The colonial media machine has sold the world a big fat lie of western superiority. It has claimed everything that is ‘good’ and ‘universal’ as western (humanitarian aid, anyone?), and discounted any other society which may have advanced faster than itself. What it lacks in spirituality, it has exoticized and mystified as the imagined “Orient,” and this the Orient the west has constructed for its myths – is about as real as Santa Claus.
Before I went to South Korea, people called it more western. I think they did that because Seoul is highly developed and so-called “international” which by default means “western.” But South Korea is not western, unless you choose one small district in Seoul (Itaewon) as a case study and ask some expat English teacher who never really interacts with Koreans (they’ll be happy to tell you all about how the Korean culture is frustrating). It is advanced, that’s for sure – wifi on the subway, incredible infrastructure, good government funding – but it is not western. I learned that pretty quickly.
So again: why don’t I live in the west?
At the beginning, it was for the energy: in the west, everything has been done. It’s moved in a jaded post post post modernism where nothing new can be done, where everything has to be put in museums and protected and codified. The places where I’ve lived, however, everything is to be done. It’s not that it hasn’t been done before – maybe it had, before colonialism, or before some political regime – but that’s not the point. Everything is ahead. The focus is on what can be done, what will be done. It is dynamic and exciting, and early on, I decided to extend my stay in order to experience more of that energy.
Now, 10 years later, it is still that – but it’s more. The more I travel, read, and learn, the more I realize how insidious and untrue this lie of western superiority is.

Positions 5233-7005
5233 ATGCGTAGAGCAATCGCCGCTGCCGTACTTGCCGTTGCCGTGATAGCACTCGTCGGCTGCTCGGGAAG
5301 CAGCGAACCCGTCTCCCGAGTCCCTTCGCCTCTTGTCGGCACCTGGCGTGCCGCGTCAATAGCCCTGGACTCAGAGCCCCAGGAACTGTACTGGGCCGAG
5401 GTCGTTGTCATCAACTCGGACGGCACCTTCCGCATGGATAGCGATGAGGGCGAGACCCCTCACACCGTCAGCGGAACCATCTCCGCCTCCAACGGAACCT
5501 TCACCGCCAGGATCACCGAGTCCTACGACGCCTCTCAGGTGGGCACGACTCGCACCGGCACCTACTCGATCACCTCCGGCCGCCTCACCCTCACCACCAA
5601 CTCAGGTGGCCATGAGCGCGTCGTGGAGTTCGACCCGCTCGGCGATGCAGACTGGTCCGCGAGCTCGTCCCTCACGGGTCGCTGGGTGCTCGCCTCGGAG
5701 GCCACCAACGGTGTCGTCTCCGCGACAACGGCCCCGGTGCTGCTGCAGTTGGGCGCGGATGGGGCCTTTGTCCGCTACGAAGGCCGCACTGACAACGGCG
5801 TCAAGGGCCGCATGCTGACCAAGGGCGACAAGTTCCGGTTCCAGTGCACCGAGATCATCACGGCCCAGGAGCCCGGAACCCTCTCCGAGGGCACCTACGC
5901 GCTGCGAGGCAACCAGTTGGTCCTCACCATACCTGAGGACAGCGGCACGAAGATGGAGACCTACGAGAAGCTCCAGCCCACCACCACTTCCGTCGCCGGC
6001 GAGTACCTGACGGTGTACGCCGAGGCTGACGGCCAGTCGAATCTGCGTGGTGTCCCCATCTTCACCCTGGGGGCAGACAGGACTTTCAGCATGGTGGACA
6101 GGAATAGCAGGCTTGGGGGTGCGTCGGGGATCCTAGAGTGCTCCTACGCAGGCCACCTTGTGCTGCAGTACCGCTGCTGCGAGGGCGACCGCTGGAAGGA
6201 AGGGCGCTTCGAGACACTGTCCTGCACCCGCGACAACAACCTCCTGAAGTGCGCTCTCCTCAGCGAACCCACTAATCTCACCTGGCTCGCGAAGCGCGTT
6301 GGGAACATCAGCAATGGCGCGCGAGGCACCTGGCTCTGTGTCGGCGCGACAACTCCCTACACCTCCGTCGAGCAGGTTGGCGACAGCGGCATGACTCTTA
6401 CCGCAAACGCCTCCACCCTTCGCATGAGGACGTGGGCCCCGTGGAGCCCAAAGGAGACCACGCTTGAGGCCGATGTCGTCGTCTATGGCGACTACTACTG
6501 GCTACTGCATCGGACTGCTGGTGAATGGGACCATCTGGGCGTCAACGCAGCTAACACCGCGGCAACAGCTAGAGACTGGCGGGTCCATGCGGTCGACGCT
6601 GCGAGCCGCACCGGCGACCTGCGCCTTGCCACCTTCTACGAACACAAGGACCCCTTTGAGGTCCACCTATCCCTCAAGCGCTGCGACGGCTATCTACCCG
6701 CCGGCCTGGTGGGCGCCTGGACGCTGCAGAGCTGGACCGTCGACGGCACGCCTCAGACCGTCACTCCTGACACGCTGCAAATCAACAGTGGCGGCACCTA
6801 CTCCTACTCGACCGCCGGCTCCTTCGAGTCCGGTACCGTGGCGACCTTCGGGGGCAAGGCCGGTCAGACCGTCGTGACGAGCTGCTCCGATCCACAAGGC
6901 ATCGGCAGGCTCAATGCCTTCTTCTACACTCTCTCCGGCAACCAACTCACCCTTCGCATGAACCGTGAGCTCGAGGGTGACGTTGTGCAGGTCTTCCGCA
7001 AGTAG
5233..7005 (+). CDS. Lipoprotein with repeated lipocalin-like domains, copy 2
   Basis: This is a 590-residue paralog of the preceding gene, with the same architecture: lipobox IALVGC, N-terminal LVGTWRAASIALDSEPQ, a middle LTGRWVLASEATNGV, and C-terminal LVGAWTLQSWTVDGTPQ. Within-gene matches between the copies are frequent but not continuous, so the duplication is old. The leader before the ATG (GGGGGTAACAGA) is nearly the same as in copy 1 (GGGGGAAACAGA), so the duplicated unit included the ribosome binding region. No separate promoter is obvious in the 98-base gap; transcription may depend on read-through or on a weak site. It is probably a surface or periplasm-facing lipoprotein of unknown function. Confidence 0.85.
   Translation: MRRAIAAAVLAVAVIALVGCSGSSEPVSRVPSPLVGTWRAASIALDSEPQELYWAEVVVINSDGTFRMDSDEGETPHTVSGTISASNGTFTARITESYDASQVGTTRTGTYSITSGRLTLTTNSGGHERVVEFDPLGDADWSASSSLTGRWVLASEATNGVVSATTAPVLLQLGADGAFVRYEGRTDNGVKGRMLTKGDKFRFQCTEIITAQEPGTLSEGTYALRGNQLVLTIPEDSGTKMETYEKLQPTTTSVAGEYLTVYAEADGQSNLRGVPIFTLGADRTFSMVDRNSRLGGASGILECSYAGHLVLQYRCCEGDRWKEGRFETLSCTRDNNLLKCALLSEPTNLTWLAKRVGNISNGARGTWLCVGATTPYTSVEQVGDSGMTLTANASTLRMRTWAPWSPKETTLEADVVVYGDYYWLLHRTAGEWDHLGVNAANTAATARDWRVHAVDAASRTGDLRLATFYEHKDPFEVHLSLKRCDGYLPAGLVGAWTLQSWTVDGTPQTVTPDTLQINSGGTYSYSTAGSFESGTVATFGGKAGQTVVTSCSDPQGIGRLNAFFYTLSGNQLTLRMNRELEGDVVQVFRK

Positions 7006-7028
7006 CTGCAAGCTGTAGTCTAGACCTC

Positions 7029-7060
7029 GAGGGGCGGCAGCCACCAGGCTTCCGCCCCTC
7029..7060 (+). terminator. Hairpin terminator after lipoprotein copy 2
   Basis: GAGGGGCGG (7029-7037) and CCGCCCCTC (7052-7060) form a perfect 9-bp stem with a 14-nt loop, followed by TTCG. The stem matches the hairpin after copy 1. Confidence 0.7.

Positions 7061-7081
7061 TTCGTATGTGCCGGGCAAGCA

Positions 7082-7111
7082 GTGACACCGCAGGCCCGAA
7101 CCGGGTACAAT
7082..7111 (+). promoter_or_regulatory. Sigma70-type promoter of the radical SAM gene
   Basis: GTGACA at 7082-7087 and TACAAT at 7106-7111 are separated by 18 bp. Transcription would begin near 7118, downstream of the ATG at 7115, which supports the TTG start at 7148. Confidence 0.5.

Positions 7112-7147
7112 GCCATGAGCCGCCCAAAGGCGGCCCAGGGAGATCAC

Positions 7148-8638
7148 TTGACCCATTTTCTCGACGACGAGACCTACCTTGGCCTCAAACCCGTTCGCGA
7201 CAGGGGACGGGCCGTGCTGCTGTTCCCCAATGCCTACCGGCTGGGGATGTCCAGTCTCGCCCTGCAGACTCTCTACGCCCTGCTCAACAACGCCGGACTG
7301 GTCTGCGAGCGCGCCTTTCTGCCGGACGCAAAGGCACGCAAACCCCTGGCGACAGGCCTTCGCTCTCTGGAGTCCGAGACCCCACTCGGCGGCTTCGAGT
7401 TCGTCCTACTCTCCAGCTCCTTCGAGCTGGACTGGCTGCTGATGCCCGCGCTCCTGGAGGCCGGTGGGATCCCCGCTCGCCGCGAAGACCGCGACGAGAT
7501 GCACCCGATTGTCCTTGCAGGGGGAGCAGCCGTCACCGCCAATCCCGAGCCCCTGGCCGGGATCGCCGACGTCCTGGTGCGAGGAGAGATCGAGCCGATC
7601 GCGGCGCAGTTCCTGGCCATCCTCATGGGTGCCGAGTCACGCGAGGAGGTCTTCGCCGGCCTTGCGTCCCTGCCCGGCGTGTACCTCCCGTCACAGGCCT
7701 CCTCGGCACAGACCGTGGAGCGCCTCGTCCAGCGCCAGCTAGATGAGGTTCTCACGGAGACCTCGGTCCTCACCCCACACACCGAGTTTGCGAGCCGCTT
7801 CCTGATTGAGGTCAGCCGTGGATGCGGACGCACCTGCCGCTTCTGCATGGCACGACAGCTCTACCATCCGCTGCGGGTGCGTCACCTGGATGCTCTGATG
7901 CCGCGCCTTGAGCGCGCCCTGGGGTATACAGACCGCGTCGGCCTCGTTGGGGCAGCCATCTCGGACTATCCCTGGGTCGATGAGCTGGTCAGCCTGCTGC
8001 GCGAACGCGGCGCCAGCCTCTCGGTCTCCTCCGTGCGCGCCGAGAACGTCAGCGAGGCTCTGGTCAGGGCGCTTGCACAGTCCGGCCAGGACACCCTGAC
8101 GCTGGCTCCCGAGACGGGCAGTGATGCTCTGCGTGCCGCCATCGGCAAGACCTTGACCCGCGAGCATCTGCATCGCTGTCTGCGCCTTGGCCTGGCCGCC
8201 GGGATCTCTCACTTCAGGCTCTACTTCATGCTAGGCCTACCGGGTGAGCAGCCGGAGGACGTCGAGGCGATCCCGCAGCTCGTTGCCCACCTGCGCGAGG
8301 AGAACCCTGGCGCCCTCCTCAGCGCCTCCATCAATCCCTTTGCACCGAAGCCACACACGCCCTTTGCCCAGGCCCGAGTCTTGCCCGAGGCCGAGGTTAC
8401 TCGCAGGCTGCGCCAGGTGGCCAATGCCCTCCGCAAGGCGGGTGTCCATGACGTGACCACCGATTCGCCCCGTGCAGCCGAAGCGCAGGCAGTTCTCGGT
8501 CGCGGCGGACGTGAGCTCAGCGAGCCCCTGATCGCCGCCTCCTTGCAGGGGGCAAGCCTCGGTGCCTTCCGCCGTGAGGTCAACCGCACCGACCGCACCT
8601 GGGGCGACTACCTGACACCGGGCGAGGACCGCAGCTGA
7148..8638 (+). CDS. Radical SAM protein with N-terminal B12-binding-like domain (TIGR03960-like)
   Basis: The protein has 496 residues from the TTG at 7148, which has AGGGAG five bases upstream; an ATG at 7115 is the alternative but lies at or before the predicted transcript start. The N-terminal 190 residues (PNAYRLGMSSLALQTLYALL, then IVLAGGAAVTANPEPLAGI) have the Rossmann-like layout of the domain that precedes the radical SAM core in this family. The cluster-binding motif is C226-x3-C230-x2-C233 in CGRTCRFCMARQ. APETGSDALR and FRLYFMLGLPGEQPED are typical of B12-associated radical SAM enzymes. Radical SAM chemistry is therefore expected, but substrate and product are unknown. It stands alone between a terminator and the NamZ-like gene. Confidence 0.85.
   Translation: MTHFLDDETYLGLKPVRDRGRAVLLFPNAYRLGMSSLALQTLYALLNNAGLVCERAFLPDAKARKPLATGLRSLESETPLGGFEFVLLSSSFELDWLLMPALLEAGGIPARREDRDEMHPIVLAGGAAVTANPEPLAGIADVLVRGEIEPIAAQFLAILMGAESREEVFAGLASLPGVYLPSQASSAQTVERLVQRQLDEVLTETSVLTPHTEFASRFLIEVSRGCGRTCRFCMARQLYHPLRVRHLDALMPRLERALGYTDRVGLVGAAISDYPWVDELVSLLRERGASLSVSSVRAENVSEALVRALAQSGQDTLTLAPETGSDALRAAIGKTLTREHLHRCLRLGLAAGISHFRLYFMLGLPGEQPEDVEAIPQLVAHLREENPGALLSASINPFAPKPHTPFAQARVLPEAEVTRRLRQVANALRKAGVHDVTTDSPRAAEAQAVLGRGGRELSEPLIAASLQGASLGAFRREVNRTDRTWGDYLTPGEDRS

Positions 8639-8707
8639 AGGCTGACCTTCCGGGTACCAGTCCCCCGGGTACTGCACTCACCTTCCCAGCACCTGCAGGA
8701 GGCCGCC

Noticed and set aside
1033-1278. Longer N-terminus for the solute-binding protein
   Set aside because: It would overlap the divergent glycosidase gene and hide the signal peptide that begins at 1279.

The fact of the matter is that the US and western Europe were built on structural racism, and continue today to thrive off it. Do you ever hear about the Native American experience of living in the US today? Of course you don’t – the European settlers and later Americans have spent the past 400 years trying desperately to eradicate their culture, their land, and generally pretend they never existed. Thanks to Black Lives Matter and other protests, the plight of Black people is coming back into the public eye, but otherwise, the Black experience is never discussed, celebrated, or shared as part of the story of why the west is so great.
That’s because the story of why the west is great is founded on the colonial justifications, which is a racial hierarchy of the world and the basis of white supremacy.
And it is wrong, in every single sense of the word.
That is why I don’t live in the west now.
Also, while it seems endlessly surprising to people here in Pakistan, I like living here. I like the energy. I like the exuberance. I like how I can do things and it’s new and exciting.
There’s a lot else to discuss and explain and justify – obviously, I have insane privilege here and thus it is easier for me to live my life than an average Pakistani woman. I know that, and I have to reckon with it. The first draft of this essay was just about that, and it’s still something I’m understanding.
I know that I have more to learn about the dynamics of privilege and power – and that’s also why I don’t live in the west. Here, I feel like I have as much to learn as I have to teach. I’m not here to colonize; yet neither am I here to be colonized. I am here to be here, to learn, to teach, to share, to negotiate. To investigate, in other words, what it could/might mean to live in a post-colonial way.